A high school cheerleader is being hailed as a hero after she managed to hop off a homecoming float to save a boy’s life — and then jumped right back on.
Tyra Winters is a student at Rockwall High School in Rockwall, Texas, and as she waved to the crowd at the school’s homecoming parade on Sept. 18, she was forced to stop waving down and spring into action when 2-year-old Clarke began choking on a piece of candy.
“He was turning purple, so I immediately jumped off the float, I ran down to the kiddo, and I was like, ‘I got him’ and I grabbed him from the mom,” the varsity head cheerleader tells CBS 11 of what she saw after Clarke’s panicked mother cried for help. “I grabbed him and tilted him and I gave a good three back thrusts and he ended up spitting up.”
The boy’s mother, Nicole Hornback, had tried in vain to give her son the Heimlich maneuver once she turned to see her son not making any noise or movements.
“There was no coughing, there was no breathing,” Hornback said to NBCDFW. “He was just physically choking, just gagging, and just gasping for air.”
The worried mom said she “literally ran from bystander to bystander, just trying to pass him off to whoever would take him. But I was so distraught, I couldn’t speak.”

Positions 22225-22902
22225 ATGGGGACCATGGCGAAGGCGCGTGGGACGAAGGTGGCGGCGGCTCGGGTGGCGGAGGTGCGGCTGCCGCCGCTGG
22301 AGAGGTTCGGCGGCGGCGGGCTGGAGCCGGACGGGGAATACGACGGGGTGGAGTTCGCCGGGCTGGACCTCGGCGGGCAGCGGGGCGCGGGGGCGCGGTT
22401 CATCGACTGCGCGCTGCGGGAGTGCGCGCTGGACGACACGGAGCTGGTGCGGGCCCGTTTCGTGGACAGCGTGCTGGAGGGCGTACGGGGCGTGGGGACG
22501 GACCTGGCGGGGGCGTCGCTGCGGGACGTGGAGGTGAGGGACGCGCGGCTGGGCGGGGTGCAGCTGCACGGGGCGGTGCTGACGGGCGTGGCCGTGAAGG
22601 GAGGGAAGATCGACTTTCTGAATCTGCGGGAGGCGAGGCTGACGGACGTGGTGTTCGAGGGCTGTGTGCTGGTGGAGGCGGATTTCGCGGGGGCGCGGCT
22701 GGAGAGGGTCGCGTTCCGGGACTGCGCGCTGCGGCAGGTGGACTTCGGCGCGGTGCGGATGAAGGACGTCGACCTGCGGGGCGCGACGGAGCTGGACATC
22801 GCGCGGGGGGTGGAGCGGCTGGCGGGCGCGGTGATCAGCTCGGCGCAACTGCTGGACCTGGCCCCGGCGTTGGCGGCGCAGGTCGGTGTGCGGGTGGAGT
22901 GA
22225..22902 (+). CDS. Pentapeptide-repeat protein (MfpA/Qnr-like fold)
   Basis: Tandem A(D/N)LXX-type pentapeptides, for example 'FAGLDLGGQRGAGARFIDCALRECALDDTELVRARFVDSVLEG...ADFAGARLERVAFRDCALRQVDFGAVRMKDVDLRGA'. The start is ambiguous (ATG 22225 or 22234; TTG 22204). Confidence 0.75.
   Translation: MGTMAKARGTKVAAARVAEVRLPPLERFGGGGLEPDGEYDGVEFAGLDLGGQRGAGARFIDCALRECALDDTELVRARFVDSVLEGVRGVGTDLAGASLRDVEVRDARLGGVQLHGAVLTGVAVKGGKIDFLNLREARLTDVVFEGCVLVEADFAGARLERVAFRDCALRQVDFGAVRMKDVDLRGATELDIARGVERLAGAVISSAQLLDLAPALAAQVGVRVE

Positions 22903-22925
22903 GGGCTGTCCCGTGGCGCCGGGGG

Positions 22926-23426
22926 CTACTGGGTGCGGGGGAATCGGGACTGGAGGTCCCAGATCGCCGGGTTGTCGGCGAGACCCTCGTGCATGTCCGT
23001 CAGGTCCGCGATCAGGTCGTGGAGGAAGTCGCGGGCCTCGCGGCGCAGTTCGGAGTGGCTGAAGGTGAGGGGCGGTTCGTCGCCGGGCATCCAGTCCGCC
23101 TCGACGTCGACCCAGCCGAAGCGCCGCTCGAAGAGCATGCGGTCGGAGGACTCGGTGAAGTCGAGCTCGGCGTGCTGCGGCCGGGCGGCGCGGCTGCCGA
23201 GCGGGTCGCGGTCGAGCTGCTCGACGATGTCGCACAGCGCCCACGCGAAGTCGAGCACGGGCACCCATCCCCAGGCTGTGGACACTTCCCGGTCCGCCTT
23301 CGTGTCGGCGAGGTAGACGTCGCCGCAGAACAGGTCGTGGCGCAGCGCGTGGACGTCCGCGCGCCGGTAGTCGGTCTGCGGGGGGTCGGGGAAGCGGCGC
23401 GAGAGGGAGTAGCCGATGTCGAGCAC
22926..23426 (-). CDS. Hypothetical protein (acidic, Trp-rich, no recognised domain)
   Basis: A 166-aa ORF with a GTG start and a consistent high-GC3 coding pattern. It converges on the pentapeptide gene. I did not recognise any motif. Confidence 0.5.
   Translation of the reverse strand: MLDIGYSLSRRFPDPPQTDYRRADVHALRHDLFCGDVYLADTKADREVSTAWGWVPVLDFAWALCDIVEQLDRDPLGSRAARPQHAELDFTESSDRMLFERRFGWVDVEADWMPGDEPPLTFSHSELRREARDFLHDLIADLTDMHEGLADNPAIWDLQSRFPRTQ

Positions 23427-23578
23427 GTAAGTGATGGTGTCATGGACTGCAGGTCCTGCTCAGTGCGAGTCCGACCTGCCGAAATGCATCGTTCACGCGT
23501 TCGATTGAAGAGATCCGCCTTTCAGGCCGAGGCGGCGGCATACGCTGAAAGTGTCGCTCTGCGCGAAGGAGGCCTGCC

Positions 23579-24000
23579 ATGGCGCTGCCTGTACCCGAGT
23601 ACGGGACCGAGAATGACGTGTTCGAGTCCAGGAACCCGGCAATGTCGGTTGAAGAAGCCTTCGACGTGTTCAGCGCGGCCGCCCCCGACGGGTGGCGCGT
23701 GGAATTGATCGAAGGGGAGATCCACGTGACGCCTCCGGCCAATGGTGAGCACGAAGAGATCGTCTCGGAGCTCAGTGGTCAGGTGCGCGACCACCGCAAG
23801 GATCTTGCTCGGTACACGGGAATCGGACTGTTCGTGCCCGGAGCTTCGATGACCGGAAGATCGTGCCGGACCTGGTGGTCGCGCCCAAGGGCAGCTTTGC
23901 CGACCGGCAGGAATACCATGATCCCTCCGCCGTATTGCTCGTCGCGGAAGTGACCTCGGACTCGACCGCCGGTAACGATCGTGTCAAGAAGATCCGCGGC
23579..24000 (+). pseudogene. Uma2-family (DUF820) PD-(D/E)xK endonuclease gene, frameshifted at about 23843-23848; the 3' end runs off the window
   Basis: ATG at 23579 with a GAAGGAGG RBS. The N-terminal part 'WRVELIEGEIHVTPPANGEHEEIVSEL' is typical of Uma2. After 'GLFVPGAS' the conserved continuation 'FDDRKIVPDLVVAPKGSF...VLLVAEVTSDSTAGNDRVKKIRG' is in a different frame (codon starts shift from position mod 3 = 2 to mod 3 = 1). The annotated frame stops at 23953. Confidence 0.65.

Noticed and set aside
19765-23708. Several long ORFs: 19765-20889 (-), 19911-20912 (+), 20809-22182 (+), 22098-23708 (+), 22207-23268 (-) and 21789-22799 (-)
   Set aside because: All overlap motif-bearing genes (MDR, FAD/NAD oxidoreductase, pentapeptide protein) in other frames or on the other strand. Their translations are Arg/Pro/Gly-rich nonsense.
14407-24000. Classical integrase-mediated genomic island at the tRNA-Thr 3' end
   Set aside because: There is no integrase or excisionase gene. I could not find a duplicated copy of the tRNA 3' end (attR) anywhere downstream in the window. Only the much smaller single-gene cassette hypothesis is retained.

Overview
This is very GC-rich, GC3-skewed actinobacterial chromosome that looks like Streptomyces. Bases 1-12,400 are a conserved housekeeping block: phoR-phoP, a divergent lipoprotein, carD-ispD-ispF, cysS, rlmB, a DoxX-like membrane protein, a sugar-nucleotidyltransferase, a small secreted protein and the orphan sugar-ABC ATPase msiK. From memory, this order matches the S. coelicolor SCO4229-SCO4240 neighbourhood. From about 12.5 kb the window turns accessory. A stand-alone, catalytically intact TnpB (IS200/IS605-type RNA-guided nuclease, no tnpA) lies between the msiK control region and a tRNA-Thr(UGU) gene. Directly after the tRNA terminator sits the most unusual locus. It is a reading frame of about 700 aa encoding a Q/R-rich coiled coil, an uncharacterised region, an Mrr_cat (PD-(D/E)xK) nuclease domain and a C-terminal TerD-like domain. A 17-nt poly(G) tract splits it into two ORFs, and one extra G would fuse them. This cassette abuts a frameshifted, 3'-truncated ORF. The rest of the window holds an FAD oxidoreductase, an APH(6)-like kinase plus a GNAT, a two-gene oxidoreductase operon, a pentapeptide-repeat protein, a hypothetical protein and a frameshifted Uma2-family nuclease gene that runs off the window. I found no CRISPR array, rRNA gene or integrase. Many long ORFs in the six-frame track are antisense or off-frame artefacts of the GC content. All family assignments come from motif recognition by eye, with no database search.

Yet it was 17-year-old Tyra who saw the commotion and grabbed the toddler to assist. She said as soon as she knew the boy resumed breathing, she hopped right back onto the float.
“So I gave the kid back to his mom and I ran and got back on the float before I missed it,” she said.
Hornback credits Tyra for saying her son’s life.
“She saved my baby,” she said.
The mom and student didn’t know each other, and Hornback wanted to thank her. Not knowing how to get in touch, she wrote a Facebook status remarking on the teen. School administrators noticed it, and Clarke and Tyra were reunited along with the toddler’s mom and older brother on Oct. 1.
But Clarke didn’t exactly remember his hero.
“It’s hard for him because he’s so young,” Hornback told ABC News. “He doesn’t even remember what he ate for breakfast.”
Still, the youngster and the high school senior managed to share a high-five. And it’s likely a good thing that Clarke doesn’t recognize Tyra, who remains humble despite being considered a local hero.
“I know they’re calling me the town hero,” she tells her local NBC station. “It’s super exciting to own that title. But, most importantly, I’m just glad the boy is OK.”